This spring I will turn 37, which means that for nearly 30-years I’ve been wearing eyeglasses. I got my first pair in early elementary school, when anything that made me different was a cause for embarrassment for me. I switched to contact lenses in high-school and now, like many people, mix and match the two throughout most days. I’m classified as nearsighted, which theoretically means I can see close-up objects but not distant ones; in reality, my eyes are so bad that without my glasses anything farther than a foot away is pretty blurry.

Recently, I went in for an eye exam. The doctor gave me the usual litany of tests: blinded me with bright light, shot puffs of air into my unsuspecting eyes, dilated my pupils so even the faintest light felt like shards of glass, and repeatedly pestered me to determine which of the two lenses was clearer: Option One or Option Two? (As an example of the malevolence of eye doctors, I honestly believe there comes a point when there’s absolutely no difference between the two, yet they continue to demand a decision just to mess with you.)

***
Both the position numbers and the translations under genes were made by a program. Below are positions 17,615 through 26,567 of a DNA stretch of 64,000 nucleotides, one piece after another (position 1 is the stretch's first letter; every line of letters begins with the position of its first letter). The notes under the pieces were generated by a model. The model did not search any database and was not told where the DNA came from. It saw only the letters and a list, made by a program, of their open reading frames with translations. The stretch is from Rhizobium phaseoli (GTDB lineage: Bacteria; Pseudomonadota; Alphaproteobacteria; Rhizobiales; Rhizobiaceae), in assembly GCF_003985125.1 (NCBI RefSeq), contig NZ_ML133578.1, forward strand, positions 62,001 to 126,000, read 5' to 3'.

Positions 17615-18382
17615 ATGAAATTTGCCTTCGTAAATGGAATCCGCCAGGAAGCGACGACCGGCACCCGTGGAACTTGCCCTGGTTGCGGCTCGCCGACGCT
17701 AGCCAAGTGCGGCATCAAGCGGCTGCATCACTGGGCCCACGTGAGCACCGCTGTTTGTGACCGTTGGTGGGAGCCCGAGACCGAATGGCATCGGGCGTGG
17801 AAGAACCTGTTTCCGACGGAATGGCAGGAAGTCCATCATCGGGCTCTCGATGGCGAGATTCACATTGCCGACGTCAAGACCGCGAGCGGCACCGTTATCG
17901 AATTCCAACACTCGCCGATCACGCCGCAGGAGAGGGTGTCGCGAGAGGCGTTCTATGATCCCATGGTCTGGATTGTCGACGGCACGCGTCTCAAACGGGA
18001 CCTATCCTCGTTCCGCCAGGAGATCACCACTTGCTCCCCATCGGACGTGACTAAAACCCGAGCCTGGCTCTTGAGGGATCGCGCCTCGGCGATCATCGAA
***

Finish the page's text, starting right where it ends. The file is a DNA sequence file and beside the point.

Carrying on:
Afterward, the doctor explained that everything looked good: my prescription hasn’t changed in several years and my eyes look healthy. Leaning back in his chair he said,

“Just so you know, in about two to three years you can expect that your reading vision, particularly in low-light situations, will become compromised.”

Given that these are the only set of eyes I can reasonably expect to have, I found his choice of words rather dire. Compromised. It sounded like something from a spy movie, when a security wall is breached or a special agent goes rogue. I asked for an explanation, and he continued.